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Southern Historical Society Papers, Volume 1. (ed. Reverend J. William Jones), Address before the Mecklenburg (N. C.) Historical Society. (search)
rnness on the battle-field, and his persistent holding of the town after defeat, saved East Tennessee to the Union and gave a death-blow to the Confederacy. Andy Johnson refused to give up Nashville, as Buell directed, when Bragg advanced into Kentucky. The abandonment of Nashville then would have given the whole State over to the Confederacy. These two men — Thomas and Johnson — dug the grave of the Confederacy. Farragut, of Tennessee, rose to the highest rank in the Federal navy, for his triumphs over his native land. The naval forces at Hatteras were under command of Goldsborough, of Maryland. It is a singular fact that the Southern men in the Washington, Jefferson, Madison, Monroe and Jackson, served each eight years, forty years in all, just one-half the life of the nation. Tyler, Polk, Lincoln and Johnson, served each four years, and Taylor one. Of the twenty-three years under Northern Presidents, John and John Quincy Adams, Van Buren, Pierce and Buchanan, served
Eliza Frances Andrews, The war-time journal of a Georgia girl, 1864-1865, chapter 4 (search)
. Somebody laughed and asked if the people of Camack didn't know that April Fools' Day was past; a voice behind us remarked that Balaam's ass wasn't dead yet, and was answered by a cry of Here's your mule! A meaningless slang phrase in common use among the soldiers during the war. But soon the truth of the report was confirmed. Some fools laughed and applauded, but wise people looked grave and held their peace. It is a terrible blow to the South, for it places that vulgar renegade, Andy Johnson, in power, and will give the Yankees an excuse for charging us with a crime which was in reality only the deed of an irresponsible madman. Our papers ought to reprobate it universally. About one o'clock we reached Barnett, where I used to feel as much at home as in Washington itself, but there was such a crowd, such a rush, such a hurrying to and fro at the quiet little depot, that I could hardly recognize it. The train on our Washington branch was crammed with soldiers; I saw no fam
Eliza Frances Andrews, The war-time journal of a Georgia girl, 1864-1865, chapter 5 (search)
a party after dinner in a walk out to the general camping ground in Cousin Will Pope's woods. The Irvin Artillery are coming in rapidly; I suppose they will all be here by the end of the week-or what is left of them-but their return is even sadder and amid bitterer tears than their departure, for now we weep as they that have no hope. Everybody is cast down and humiliated, and we are all waiting in suspense to know what our cruel masters will do with us. Think of a vulgar plebeian like Andy Johnson, and that odious Yankee crew at Washington, lording it over Southern gentlemen! I suppose we shall be subjected to every indignity that hatred and malice can heap upon us. Till it comes, Let us eat, drink and be merry, for to-morrow we die. Only, we have almost nothing to eat, and to drink, and still less to be merry about. Our whirlwind of a cousin, Robert Ball, has made his appearance, but is hurrying on to New Orleans and says he has but one day to spend with us. The whole wo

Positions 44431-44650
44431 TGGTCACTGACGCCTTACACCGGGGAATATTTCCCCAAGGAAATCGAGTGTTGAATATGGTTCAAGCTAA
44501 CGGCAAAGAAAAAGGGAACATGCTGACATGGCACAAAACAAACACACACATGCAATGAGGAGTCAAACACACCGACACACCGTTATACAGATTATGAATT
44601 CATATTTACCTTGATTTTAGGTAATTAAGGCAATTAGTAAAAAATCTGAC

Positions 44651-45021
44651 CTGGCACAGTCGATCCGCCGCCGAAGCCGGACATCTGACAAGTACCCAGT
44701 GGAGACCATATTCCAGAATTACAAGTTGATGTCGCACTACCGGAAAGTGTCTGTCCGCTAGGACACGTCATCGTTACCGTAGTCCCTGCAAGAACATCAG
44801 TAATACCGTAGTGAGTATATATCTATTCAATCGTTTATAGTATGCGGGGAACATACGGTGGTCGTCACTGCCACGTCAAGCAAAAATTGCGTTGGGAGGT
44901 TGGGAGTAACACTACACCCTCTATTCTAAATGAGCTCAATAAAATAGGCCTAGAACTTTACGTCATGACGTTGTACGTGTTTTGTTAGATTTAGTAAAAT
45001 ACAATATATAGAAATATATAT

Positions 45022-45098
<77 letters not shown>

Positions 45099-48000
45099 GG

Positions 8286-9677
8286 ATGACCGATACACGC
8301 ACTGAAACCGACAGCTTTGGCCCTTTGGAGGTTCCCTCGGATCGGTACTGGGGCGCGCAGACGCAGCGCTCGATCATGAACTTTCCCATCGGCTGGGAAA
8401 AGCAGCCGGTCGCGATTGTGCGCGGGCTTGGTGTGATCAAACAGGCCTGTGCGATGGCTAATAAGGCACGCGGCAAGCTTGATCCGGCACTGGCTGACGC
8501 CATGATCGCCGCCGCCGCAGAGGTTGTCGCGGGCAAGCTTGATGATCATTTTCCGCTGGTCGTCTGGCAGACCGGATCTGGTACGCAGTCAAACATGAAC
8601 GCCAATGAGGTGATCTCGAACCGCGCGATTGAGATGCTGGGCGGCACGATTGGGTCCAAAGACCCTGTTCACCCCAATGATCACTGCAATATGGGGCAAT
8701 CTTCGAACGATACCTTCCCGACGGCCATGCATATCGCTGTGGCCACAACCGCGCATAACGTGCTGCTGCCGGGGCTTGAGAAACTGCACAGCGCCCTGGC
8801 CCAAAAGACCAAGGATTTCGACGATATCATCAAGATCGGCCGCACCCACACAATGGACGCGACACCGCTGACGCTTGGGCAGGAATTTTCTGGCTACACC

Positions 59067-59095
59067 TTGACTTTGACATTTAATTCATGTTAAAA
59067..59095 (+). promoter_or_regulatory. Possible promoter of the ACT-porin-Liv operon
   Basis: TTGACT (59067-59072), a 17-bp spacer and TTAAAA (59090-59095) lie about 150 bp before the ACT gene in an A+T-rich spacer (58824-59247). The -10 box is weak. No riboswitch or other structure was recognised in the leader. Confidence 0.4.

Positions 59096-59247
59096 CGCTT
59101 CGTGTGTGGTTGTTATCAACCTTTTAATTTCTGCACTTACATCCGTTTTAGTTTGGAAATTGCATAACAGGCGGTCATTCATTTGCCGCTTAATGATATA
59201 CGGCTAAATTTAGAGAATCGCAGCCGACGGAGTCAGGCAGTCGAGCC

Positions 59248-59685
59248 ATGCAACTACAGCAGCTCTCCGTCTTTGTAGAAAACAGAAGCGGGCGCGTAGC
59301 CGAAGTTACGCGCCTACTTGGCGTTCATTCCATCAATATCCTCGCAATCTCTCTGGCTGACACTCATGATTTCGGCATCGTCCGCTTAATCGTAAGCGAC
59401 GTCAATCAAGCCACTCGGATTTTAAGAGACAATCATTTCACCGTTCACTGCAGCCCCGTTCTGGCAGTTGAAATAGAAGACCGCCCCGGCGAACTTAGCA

Eliza Frances Andrews, The war-time journal of a Georgia girl, 1864-1865, V. In the dust and ashes of defeat (may 6-June 1, 1865). (search)
ey talk about Russian despotism! Even father can't find any excuse for such doings, though he says this is no worse than the suppression of Union papers at the beginning of the war by Secession violence. But I think the sporadic acts of excited mobs don't carry the same weight of responsibility, and are not nearly so dangerous to the liberties of a country, as the encroachments of an established government. The hardest to bear of all the humiliations yet put upon us, is the sight of Andy Johnson's proclamation offering rewards for the arrest of Jefferson Davis, Clement C. Clay, and Beverly Tucker, under pretense that they were implicated in the assassination of Abraham Lincoln. It is printed in huge letters on handbills and posted in every public place in town — a flaming insult to every man, woman, and child in the village, as if they believed there was a traitor among us so base as to betray the victims of their malice, even if we knew where they were. If they had posted one
Eliza Frances Andrews, The war-time journal of a Georgia girl, 1864-1865, chapter 7 (search)
za till he could go to him. There is some talk of father's being made provisional Governor of Georgia; that is, his old political friends are anxious to have him appointed because they think, that while his well-known Union sentiments all through the war ought to make him satisfactory to the Yankees, they know he would have the interests of Georgia at heart and do everything he could to lighten the tyranny that must, in any case, be exercised over her. But I think, to hold an office under Andy Johnson, even for the good of his country, would be a disgrace, and my dear father is too honorable a man to have his name mixed up with the miserable gang that are swooping down upon us, like buzzards on a battlefield. I am afraid we shall have to part with Emily and her family. Mother never liked her, and has been wanting to get rid of her ever since freedom struck the earth. She says she would enjoy emancipation from the negroes more than they will from their masters. Emily has a savag